- The resolution of the Phoenix subplot is also a tragic rush job. Considering that this is the story fans were eager to see, you’d think that fleshing this story out towards a satisfying conclusion would be a priority. Instead what we get is a cop-out of an ending where Jean begs Wolverine to kill her, which unfortunately weakens the character of Jean Grey. It would show off Jean’s strengths if she actually embraced all that Professor Xavier taught her and were able to keep the Phoenix under control herself.
- While some plot points fail to be fleshed out to their full potential, some fall flat right out of the gate. The prime example is the inclusion of Warren Worthington III (aka Angel). His involvement in the story is totally redundant and contributes absolutely nothing to the movie as a whole.
- Ratner thought that the best way to please the fans was to cram every character but the kitchen sink-man into the film regardless of whether the character is accurate to their nature or even their history. The best (worst?) example is the disastrous use of the Juggernaut. There was no point to his being in this film beyond having killer fight sequences and horrible catchphrases from stupid YouTube videos. Ratner, if you really wanted to please the fans you could have at least mentioned that Juggernaut is Charles Xavier’s stepbrother and that he is actually NOT a mutant! But that’s a whole other story which could have a movie of its own.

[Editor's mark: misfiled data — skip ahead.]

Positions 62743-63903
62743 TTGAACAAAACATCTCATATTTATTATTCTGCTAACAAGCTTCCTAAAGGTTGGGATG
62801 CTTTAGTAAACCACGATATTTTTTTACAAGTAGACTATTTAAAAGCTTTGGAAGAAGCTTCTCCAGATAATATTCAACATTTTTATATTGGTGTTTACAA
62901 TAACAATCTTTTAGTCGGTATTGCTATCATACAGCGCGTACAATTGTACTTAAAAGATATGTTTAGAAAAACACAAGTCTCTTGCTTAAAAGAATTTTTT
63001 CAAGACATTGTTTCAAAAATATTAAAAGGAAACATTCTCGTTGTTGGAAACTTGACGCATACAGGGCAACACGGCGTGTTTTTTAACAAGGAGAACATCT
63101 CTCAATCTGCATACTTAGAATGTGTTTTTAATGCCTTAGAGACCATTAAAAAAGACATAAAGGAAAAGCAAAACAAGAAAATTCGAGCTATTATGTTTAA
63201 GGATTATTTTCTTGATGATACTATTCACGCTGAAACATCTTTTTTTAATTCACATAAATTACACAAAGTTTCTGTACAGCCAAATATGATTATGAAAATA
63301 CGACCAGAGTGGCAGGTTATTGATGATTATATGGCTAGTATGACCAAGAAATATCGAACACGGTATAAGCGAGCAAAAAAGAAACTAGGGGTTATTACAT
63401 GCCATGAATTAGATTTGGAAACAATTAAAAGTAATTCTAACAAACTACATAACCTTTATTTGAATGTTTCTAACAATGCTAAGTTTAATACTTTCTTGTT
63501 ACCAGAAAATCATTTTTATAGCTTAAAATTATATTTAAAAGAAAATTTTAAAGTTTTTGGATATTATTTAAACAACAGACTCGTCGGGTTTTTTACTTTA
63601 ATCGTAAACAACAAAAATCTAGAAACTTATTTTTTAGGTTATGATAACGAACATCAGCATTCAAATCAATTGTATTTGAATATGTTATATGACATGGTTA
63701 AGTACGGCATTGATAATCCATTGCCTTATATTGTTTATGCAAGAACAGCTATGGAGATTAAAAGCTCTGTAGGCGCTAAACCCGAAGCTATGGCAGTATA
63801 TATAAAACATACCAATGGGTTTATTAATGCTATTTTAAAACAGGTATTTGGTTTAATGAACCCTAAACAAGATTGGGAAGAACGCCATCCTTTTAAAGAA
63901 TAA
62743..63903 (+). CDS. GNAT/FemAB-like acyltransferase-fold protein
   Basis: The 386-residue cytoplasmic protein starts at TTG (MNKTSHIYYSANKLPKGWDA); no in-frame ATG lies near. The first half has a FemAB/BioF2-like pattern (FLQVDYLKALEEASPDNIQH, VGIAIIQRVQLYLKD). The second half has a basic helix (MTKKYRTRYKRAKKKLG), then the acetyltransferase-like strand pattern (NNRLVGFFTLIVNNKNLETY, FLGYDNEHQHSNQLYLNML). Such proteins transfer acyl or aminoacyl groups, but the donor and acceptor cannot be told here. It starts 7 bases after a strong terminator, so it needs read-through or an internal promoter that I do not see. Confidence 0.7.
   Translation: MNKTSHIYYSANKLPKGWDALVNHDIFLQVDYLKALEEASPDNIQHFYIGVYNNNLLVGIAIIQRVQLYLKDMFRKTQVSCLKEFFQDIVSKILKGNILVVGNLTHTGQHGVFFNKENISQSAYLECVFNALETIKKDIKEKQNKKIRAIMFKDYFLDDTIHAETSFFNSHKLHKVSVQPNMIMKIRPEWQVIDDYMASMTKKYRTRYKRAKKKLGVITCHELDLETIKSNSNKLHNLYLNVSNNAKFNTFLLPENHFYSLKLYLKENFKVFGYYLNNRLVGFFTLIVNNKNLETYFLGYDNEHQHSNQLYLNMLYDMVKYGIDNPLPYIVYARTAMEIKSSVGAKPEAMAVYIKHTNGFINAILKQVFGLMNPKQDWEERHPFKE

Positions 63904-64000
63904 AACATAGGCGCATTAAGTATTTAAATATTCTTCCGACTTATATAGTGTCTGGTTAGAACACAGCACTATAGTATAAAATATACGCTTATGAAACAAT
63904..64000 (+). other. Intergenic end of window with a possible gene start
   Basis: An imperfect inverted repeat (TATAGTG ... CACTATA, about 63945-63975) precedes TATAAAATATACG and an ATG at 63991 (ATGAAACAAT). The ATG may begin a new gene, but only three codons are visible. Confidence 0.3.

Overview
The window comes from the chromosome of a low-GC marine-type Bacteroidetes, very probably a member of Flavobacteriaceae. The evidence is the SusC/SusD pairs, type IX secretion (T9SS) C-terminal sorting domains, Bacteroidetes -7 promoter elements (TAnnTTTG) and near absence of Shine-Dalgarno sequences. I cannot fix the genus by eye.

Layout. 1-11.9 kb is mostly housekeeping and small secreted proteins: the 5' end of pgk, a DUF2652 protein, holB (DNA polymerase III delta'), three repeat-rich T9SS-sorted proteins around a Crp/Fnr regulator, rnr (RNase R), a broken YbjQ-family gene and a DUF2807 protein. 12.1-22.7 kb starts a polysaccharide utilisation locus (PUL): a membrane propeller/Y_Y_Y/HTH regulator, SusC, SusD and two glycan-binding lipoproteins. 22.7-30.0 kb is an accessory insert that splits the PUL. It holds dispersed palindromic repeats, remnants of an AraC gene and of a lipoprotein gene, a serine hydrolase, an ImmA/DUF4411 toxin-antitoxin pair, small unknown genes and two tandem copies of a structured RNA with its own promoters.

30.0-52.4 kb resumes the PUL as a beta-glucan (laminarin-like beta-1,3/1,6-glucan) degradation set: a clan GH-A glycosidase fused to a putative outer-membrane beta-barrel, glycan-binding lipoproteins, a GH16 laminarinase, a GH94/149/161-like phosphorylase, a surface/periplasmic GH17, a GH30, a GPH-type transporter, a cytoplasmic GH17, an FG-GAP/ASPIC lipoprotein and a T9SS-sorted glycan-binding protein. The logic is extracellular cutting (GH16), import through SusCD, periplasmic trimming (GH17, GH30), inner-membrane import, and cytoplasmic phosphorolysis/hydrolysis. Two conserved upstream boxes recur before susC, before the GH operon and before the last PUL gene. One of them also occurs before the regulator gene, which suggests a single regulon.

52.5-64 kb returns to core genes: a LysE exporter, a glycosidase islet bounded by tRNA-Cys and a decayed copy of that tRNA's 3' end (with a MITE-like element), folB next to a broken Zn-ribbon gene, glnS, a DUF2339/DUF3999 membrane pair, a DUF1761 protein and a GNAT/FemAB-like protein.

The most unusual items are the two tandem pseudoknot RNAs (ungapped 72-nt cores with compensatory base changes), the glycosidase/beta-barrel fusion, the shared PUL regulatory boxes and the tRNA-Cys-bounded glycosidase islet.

- Oh, and speaking of pointless character inserts, aside from the Fastball Special, what purpose did Collossus serve?
- Another element of the film that suffered from the condensed timetable is the script itself. There are bits of dialogue that scream out in desperate need of a script doctor. Seriously, how many times do we have to hear lines like, “If he wants a war, he’ll get one”? The script sounds like a four year old telling us what happened in yesterday’s episode of Teen Titans.
- Storm has never been that interesting of a character. She has always been the female equivalent to Cyclops. If Halle Berry hadn’t been cast in the role to begin with, we probably never would have had to deal with the irritating overemphasis on the character.